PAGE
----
05 Mar Healing through creativity
Patients find healing through art.
By NDIS registered art therapist Simona Weinstein. Art has been reproduced with permission.
The young girl was a Year 10 student, relishing her social status in high school, but getting average marks, and only sometimes enjoying her teenage years. One afternoon, on school camp, she was rock climbing with her classmates. She needed to find the crevice in the rock above her to take the next step. Paralysed with fear, no amount of coaxing or gentle words could propel her forward.
The teachers and students spent forever encouraging her to climb up. Finally whilst trying to convince her to take the next move, one teacher learned that her fear of heights was actually part of a general daily anxiety. She did manage to cross the rock crevice, but the emotions that were uncovered in that moment opened up a whole new chapter of self-discovery.
When the girl returned to school the following week, she was offered art therapy with me. During the first session, the Year 10 girl sat opposite me in silence, half sliding off the chair with legs outstretched and arms obstinately crossed in front of her. She found it incredibly difficult to talk about her life, and I gifted her the quiet space. In the second session, I invited her to forage through a box of trinkets in the art cupboard and select any items that she felt comfortable working with.
The art offered a different language, so she decided to engage creatively. She found an old unused key, a mini cardboard container with lid, some plaster gauze, glue and a paint brush. Her caged silence was softened with a touch of curiosity. For that whole session, she sat quietly playing with the key, twisting and fiddling with it, putting it in the container and taking it out repeatedly. I wanted to give her a space where she felt safe to stay silent, safe to explore and safe to experiment. I never judged her quietness or her actions. In the following 2 sessions, the teenager placed the key inside the little container, put the lid on top, wrapped the gauze around it many times, and then sealed her project by brushing layers of glue around it. Each layer of gauze was glued, dried and then covered over with more gauze. The “key” to her anxiety was safe and secure inside her trinket box, and no amount of words were going to access that clue.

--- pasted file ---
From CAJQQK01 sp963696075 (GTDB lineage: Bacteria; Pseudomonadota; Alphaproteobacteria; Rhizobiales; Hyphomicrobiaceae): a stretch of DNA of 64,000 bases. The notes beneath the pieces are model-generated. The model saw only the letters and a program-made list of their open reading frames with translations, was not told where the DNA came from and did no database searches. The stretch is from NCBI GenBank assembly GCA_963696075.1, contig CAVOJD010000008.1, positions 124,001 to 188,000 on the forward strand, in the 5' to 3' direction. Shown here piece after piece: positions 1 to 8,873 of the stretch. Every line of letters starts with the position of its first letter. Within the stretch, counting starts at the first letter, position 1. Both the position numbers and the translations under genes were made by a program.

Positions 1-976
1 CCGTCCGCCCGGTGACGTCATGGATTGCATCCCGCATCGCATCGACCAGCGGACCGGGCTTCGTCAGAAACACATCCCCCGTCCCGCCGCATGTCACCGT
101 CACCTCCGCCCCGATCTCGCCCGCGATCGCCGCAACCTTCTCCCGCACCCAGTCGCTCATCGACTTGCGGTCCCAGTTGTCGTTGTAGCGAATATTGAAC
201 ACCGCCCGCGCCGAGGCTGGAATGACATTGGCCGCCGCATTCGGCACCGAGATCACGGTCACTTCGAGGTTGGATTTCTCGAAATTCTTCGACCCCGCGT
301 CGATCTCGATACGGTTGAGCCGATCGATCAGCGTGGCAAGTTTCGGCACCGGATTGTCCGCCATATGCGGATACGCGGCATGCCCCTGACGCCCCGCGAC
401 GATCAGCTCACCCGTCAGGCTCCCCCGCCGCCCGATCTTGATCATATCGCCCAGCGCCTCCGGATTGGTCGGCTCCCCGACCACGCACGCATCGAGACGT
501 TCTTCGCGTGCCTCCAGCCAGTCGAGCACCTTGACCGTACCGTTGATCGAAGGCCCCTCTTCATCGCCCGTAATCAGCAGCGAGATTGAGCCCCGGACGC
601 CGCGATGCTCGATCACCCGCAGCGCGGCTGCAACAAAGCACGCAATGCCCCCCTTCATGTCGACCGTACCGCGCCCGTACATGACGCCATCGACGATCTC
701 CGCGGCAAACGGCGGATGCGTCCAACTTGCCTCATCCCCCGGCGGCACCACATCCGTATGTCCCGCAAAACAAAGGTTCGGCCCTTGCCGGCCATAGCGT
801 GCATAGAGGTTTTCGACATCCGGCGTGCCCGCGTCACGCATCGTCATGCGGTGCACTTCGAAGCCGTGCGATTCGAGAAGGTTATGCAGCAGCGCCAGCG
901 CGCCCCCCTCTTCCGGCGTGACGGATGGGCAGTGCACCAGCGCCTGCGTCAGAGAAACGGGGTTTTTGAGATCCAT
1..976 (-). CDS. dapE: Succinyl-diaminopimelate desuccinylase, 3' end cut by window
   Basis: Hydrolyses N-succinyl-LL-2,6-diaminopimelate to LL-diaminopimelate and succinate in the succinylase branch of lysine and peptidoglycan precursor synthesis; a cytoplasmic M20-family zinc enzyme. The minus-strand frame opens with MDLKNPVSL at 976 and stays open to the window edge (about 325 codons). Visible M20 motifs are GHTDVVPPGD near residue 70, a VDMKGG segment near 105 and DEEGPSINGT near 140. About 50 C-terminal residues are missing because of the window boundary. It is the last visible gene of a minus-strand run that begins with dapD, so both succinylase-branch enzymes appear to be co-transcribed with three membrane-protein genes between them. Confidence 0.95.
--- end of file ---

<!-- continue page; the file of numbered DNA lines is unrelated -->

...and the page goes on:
For the next 2 months, I stored the box and key for her. I was holding her secret, and she felt safe. This creative process extended further and each of her art works were further expressions of the same theme: hiding, secrecy and being disguised. I offered her plaster moulds of masks and fabric. She decorated the masks with black fish-net and other veils that concealed their true identity. This concealment was a clue to old buried memories; memories that were concealed because they were too painful to recall verbally. They were also a clue to part of her that she was too ashamed to expose to the world.
The therapeutic art-making allowed her to gently access those parts and recall those memories. She creatively expressed shame, anger and sadness that she had bottled up years ago. Through the art she understood the origin of those feelings. Her busy social life kept her distracted from her pain and concealed her inward fears. The sculptures of the masked girls expressed her state of hiding and the constant fear of her real self being “discovered”. This Year 10 camper wasn’t aware that struggling to climb the rock was linked to an old trauma, though it did come to light when the unconscious sought expression through her sculptures.
After 2 months of art therapy I was sitting opposite a young girl who had transformed from an anxious teenager with a superficial social life, to someone who was aware of her authentic self and the events that were informing her fears and behaviour. That awareness helped her overcome her anxiety and she found long-lasting inner peace and healing.
It was via a 5 minute drawing, that a 10 year old girl showed her mum how different she felt after 15 sessions, compared to how she felt prior to the start of art therapy. She said “I can’t explain it, but it just feels different in every way”. After she drew the picture in Figure 1, she was able to find the language, and said “it feels better with friends. At school I can concentrate better. I am not nervous anymore about seeing my other parent. I don’t worry about things. I can breathe better”.
BEFORE ART THERAPY – A large looming moon, lots of sketchy stars, a busy mountain that hides half the flower.
DURING ART THERAPY – The black line she had to pass through to reach the other side of healing. The black line represents the challenging emotions she released during her sessions.
AFTER ART THERAPY – A smaller and bolder moon with less stars overhead, that are drawn more solidly, a mountain with clear straight lines, covered in grass that is growing and fostering the growth of 4 separate flowers.
Art therapy helped her make sense of the chaos in her life, find calming peace, and smile.
For more information about how art therapy can help you succeed, or to book a session, contact firstname.lastname@example.org or call 0420 672 753. www.indigoarttherapy.com.au
Ideas expressed in this article are for informational purposes only. It is not a substitute for professional medical advice, diagnosis or treatment.